The librarian at the local branch library suggested we check out this link as a source for cast off materials from manufacturers that can be used for art projects. You won’t want to miss this if you are in the LA area.
Maybe your area has something similar.

Here’s one I found in Ft. Lauderdale FL-

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changes in the making for elementary art

I have been busy in the studio and at shows recently and just letting myself settle with the idea of not being in a classroom this year.

Still wanting to bring art to elementary age kids,but how?

Still wanting to be true to my beliefs about why I like to do it in a public school classroom.

I like the public school setting in that it allows for a more equitable distribution of the subject matter (as opposed to kids who get art classes outside of school for a price). Not everyone can afford to attend those kind of classes. I also like to see art offered alongside the core classes of math, reading, and social studies as opposed to seeing it always offered as an “extra”. It means something different.

But alas, one cannot always have what one wants. So rather than force the issue, I decided to let it rest and see what came to me.

Here’s what has been offered- regular workshop space at the local library’s community room on Saturday mornings at the Dana Branch Library, Long Beach. We provide the lessons, gather materials, & donate our time. The library provides the space, a teeny weeny budget (for filling their display cases with art), and hopefully some storage space for materials.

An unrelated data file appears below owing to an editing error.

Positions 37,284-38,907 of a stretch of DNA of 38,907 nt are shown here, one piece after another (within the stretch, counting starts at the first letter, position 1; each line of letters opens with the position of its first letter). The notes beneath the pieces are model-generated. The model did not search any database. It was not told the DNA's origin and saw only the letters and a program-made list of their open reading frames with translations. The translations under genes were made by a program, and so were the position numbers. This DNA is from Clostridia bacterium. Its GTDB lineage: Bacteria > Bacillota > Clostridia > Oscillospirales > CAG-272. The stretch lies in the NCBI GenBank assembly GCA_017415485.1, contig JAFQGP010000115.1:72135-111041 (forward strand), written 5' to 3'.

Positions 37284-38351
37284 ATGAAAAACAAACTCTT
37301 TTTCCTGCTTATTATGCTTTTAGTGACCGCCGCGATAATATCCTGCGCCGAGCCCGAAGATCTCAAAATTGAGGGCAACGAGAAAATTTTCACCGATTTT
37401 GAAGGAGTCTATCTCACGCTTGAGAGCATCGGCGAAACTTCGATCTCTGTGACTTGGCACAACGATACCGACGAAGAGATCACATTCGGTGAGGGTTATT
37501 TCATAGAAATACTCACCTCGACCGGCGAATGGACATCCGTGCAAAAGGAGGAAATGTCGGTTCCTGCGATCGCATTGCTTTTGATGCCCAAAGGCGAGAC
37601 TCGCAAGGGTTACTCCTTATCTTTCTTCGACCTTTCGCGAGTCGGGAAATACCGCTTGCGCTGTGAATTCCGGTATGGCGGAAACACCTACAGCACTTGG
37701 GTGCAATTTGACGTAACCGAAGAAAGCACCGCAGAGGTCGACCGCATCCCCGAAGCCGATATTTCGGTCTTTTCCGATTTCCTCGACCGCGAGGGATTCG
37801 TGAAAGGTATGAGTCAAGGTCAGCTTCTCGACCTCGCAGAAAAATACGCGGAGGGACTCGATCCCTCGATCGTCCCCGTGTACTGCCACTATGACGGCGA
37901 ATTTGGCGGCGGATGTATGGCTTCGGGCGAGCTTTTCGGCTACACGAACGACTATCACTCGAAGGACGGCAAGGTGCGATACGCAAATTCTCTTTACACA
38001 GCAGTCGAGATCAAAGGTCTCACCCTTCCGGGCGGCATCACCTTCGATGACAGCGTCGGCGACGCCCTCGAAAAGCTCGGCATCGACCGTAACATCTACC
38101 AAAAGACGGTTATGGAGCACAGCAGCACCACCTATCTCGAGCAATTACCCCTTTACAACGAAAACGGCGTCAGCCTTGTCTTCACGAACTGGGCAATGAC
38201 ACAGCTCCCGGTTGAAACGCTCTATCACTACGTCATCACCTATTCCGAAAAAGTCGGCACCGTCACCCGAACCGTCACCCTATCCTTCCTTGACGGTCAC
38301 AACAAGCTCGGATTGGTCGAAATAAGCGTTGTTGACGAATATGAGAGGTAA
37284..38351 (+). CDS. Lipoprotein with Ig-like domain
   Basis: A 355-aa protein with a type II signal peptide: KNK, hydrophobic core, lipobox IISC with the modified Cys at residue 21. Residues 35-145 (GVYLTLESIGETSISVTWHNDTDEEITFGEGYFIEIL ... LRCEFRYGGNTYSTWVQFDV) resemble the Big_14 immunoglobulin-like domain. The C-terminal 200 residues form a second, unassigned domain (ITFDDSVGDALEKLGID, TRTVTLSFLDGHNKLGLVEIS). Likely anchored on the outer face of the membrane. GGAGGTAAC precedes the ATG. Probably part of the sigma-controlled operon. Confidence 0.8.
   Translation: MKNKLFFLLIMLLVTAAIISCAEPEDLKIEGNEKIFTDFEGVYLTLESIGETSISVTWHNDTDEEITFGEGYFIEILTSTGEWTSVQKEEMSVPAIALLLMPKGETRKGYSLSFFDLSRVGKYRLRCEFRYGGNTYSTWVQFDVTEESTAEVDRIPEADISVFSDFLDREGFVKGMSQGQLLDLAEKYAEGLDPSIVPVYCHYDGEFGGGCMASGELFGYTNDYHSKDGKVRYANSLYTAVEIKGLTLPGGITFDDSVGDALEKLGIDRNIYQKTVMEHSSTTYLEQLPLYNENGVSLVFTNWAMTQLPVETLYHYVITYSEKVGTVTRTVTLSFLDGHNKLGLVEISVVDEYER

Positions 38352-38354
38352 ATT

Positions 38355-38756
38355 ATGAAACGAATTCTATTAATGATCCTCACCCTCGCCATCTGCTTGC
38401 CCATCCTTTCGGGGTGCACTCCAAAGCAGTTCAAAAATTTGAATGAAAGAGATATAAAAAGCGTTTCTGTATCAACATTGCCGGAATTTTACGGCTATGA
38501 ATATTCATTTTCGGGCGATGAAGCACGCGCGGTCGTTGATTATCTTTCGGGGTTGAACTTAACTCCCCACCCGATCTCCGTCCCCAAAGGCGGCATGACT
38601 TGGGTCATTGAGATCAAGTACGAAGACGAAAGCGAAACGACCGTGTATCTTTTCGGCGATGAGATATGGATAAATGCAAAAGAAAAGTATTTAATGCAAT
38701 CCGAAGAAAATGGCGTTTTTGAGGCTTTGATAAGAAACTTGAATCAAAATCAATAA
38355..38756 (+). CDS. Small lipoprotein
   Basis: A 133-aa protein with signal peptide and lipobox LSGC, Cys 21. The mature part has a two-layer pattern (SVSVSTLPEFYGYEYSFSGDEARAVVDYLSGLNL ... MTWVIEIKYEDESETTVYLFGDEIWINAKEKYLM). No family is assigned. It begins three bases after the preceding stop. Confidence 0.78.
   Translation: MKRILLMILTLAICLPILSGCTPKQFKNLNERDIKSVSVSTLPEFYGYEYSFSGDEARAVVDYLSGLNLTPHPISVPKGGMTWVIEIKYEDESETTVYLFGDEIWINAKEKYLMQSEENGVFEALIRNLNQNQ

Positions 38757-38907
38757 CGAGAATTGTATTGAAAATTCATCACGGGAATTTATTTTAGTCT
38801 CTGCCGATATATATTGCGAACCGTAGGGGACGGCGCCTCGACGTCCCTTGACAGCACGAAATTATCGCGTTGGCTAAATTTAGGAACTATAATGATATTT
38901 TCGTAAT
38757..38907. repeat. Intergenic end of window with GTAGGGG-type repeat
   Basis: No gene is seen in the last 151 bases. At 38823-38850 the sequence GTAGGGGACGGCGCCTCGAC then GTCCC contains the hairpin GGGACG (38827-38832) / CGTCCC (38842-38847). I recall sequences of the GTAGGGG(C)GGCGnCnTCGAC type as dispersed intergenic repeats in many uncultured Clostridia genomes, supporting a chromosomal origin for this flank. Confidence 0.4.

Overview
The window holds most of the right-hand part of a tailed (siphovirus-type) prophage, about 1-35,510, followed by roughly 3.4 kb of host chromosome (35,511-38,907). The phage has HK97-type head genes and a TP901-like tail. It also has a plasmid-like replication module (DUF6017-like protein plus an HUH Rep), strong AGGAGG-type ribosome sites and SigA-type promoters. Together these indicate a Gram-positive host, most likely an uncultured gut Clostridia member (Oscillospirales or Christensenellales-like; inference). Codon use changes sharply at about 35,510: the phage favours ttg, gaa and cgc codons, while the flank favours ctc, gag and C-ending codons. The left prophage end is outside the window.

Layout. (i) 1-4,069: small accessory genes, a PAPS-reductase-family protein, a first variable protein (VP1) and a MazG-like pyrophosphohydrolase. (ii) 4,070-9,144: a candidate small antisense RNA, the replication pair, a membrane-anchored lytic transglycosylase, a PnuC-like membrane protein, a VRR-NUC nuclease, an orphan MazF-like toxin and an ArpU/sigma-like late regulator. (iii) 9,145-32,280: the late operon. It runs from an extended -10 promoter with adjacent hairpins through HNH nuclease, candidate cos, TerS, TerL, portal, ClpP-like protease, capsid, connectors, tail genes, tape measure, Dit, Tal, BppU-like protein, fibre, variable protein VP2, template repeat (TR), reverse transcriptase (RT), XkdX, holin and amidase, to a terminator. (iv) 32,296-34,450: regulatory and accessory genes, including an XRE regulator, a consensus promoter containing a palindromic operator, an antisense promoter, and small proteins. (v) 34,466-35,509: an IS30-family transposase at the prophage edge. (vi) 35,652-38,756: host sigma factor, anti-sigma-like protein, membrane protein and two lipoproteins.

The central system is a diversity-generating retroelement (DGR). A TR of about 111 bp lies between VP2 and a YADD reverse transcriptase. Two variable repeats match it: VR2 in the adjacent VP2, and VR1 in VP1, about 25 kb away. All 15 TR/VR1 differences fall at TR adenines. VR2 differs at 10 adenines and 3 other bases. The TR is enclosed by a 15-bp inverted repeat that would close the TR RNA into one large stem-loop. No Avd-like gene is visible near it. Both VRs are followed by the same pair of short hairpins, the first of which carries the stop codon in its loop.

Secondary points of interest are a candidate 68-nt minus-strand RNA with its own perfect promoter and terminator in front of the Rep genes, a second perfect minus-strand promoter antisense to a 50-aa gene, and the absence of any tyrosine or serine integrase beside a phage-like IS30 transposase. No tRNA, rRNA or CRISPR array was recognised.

So now Penny & I have spent some time thinking about how to structure it. We are not interested in a babysitting/drop off/drop in situation. We want there to be a complete lesson offered each time followed by hands on working/studio time. We want to limit the minimum age to 9 years old. Here’s what we are thinking:

-two Saturday morning workshops a month (starting this December and probably only one this first month) Each month we will explore one theme or genre.
-the class starts at 10 AM sharp. no late comers. 30 minute oral/visual presentation followed by an hour of hands on art making.
-at 11:30 (until 12:30) we will open the doors to drop ins who can take advantage of the set-up and materials to explore the topic on hand.
-any students who were there for the formal class will be invited to continue working and teach/ share
alongside the newcomers thereby further enhancing their experience and that of the drop ins.
-this will be free but donations for materials will be greatly appreciated.
-we will plan the year in advance as we did for the classroom and due to my travel/teaching/show schedule we may invite some other working guest artists to come and visit/teach with us.